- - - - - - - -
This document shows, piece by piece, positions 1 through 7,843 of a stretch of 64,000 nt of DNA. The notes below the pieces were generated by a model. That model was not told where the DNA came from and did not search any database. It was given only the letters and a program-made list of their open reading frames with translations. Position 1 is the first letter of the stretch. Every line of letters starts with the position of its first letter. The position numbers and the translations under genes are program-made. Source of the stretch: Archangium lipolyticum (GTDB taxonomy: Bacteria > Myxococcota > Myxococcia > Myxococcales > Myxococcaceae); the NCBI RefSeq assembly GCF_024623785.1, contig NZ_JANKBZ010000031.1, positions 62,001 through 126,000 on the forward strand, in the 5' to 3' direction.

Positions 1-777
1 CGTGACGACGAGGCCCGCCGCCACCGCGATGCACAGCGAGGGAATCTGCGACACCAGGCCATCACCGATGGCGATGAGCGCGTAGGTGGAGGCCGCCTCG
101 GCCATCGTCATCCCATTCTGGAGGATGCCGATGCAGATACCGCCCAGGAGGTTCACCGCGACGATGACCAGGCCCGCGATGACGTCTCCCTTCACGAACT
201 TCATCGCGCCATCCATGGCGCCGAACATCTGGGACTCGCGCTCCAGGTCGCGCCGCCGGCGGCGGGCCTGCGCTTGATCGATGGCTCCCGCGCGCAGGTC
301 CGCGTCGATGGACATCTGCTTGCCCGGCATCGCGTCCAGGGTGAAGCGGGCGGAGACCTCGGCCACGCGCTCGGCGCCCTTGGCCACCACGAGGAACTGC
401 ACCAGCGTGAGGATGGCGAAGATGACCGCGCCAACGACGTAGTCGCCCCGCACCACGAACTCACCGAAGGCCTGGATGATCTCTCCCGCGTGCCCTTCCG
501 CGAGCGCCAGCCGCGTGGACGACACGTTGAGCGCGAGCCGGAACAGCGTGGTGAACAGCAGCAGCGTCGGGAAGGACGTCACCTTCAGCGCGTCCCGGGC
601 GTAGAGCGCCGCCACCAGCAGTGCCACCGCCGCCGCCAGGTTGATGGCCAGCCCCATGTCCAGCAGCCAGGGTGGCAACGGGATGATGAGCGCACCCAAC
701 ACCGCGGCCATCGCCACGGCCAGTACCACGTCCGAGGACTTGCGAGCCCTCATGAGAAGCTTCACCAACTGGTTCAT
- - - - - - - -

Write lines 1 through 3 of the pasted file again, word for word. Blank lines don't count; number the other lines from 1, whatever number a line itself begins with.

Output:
This document shows, piece by piece, positions 1 through 7,843 of a stretch of 64,000 nt of DNA. The notes below the pieces were generated by a model. That model was not told where the DNA came from and did not search any database. It was given only the letters and a program-made list of their open reading frames with translations. Position 1 is the first letter of the stretch. Every line of letters starts with the position of its first letter. The position numbers and the translations under genes are program-made. Source of the stretch: Archangium lipolyticum (GTDB taxonomy: Bacteria > Myxococcota > Myxococcia > Myxococcales > Myxococcaceae); the NCBI RefSeq assembly GCF_024623785.1, contig NZ_JANKBZ010000031.1, positions 62,001 through 126,000 on the forward strand, in the 5' to 3' direction.

Positions 1-777
1 CGTGACGACGAGGCCCGCCGCCACCGCGATGCACAGCGAGGGAATCTGCGACACCAGGCCATCACCGATGGCGATGAGCGCGTAGGTGGAGGCCGCCTCG